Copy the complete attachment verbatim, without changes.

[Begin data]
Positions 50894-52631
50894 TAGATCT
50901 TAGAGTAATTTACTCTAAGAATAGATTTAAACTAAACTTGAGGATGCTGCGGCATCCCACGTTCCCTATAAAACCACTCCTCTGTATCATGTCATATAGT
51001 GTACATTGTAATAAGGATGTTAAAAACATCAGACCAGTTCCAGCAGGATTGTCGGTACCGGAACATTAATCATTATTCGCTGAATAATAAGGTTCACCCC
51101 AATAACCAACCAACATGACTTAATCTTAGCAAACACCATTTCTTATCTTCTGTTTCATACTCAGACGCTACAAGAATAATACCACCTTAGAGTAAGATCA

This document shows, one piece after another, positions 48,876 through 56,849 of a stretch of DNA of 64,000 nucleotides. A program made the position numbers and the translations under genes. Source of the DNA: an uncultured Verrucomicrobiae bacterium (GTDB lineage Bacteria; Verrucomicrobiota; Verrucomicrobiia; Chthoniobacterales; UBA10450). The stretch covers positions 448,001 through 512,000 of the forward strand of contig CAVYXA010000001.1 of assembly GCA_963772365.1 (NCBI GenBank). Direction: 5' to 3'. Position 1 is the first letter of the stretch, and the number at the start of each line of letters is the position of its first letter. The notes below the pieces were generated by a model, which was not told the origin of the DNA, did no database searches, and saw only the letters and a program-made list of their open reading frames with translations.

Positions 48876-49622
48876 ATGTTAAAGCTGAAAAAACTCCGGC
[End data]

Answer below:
Positions 50894-52631
50894 TAGATCT
50901 TAGAGTAATTTACTCTAAGAATAGATTTAAACTAAACTTGAGGATGCTGCGGCATCCCACGTTCCCTATAAAACCACTCCTCTGTATCATGTCATATAGT
51001 GTACATTGTAATAAGGATGTTAAAAACATCAGACCAGTTCCAGCAGGATTGTCGGTACCGGAACATTAATCATTATTCGCTGAATAATAAGGTTCACCCC
51101 AATAACCAACCAACATGACTTAATCTTAGCAAACACCATTTCTTATCTTCTGTTTCATACTCAGACGCTACAAGAATAATACCACCTTAGAGTAAGATCA

This document shows, one piece after another, positions 48,876 through 56,849 of a stretch of DNA of 64,000 nucleotides. A program made the position numbers and the translations under genes. Source of the DNA: an uncultured Verrucomicrobiae bacterium (GTDB lineage Bacteria; Verrucomicrobiota; Verrucomicrobiia; Chthoniobacterales; UBA10450). The stretch covers positions 448,001 through 512,000 of the forward strand of contig CAVYXA010000001.1 of assembly GCA_963772365.1 (NCBI GenBank). Direction: 5' to 3'. Position 1 is the first letter of the stretch, and the number at the start of each line of letters is the position of its first letter. The notes below the pieces were generated by a model, which was not told the origin of the DNA, did no database searches, and saw only the letters and a program-made list of their open reading frames with translations.

Positions 48876-49622
48876 ATGTTAAAGCTGAAAAAACTCCGGC